A story about the annual seal hunt was briefly mentioned on Radio Canada news on TV (in French). Just to recap: 30% of the annual eastern seal hunt in Canada is in the Gulf of St Lawrence, a large sea area bounded by Quebec, Newfoundland, Nova Scotia and New Brunswick. Usually the seals have their pups on pack ice which is always plentiful in the gulf at this time of year.
But in 2010, the Gulf of St Lawrence for the first time has little or no ice for the birth season and the seals are either having their pups in the water, or some are having them on the beaches or rocks. In either case, the survival rate is quite low, although it may take some time to figure out the true effect of the lack of ice on the seals. http://www.harpseals.org/resources/news_and_press/2010/seal_hunt_10.html
This comes at a bad time once again for the hunters. Although they have seen prices drop from $100 to $16 per seal pup since Europe banned the import of seal fur, medical research has indicated that baby seal heart valves may be superior to any existing heart valves used for transplants to humans. If this proves to be true, the seal hunt would be set to stage a comeback.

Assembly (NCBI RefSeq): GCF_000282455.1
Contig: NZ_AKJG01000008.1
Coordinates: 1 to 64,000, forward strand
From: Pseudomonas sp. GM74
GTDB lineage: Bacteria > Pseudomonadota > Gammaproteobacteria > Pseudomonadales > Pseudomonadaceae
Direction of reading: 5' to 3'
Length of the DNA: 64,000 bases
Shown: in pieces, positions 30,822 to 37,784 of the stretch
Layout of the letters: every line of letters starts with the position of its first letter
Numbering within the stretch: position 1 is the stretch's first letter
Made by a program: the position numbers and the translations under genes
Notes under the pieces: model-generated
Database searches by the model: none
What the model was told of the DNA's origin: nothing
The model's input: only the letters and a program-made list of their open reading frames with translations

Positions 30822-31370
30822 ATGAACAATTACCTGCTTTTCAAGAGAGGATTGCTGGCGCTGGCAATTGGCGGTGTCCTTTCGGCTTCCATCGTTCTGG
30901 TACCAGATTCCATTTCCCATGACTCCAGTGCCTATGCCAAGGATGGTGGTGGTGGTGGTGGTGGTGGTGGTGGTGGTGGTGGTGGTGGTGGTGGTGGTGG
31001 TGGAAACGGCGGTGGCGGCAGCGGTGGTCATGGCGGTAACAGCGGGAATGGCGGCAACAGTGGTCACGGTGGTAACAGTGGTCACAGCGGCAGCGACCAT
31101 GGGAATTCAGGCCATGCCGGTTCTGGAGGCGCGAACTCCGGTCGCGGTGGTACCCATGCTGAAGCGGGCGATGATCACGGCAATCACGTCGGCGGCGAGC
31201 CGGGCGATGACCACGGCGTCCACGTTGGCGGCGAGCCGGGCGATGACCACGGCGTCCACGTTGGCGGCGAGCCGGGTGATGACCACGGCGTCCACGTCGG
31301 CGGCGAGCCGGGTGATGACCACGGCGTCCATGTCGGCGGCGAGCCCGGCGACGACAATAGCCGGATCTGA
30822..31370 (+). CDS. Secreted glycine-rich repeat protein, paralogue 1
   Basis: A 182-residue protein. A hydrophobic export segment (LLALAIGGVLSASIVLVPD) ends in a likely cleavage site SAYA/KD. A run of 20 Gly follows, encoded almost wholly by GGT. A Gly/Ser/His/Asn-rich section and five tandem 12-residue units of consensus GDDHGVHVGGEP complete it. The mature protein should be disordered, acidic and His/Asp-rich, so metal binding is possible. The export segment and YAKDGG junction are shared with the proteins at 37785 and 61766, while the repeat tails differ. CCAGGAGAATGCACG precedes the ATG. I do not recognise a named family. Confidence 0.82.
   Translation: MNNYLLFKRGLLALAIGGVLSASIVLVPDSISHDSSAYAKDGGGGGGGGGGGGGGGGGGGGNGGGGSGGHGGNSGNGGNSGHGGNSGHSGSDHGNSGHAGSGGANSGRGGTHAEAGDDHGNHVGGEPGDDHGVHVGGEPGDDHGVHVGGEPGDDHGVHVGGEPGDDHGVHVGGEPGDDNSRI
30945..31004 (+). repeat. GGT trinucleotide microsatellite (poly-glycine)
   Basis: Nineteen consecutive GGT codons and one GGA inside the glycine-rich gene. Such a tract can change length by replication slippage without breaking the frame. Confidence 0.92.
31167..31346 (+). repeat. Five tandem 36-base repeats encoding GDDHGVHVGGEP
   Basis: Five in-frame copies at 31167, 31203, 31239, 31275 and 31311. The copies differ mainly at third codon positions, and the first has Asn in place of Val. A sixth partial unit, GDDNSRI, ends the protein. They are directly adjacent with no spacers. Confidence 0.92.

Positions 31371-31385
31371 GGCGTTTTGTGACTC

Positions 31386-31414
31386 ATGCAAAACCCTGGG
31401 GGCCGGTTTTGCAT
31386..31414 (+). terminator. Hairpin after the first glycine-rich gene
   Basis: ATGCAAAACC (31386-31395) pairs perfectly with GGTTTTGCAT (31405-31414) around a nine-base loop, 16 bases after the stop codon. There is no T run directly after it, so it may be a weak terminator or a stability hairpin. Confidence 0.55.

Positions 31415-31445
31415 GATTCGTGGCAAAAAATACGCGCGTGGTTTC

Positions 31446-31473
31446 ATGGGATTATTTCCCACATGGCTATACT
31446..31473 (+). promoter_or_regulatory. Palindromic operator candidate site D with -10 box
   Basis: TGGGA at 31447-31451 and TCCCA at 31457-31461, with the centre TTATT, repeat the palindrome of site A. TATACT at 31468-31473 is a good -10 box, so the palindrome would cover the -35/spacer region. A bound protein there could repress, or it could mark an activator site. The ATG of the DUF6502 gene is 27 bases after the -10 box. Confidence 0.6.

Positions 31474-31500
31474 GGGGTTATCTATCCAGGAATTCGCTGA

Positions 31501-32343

I would like to see this whole seal/ice story get more coverage for two reasons. First, to show that the seal hunt is really not that cruel, if you compare it to the hardship and suffering in nature, rather than the coddled life of human pets. And second to offset the anti-global warming stories that multiplied as the Eastern USA had a bad winter. Environmentalists could have a propaganda windfall with this, if they used it like they did the stories of polar bears drowning.
Also, for people who happen to think that an ice-free Gulf of St Lawrence is a good thing, the Magdalen Islands are suffering a major amount of erosion this year, and it's going be expensive to save some of their exposed real estate. Pack ice along the shore usually acts as a barrier to the waves from spring storms.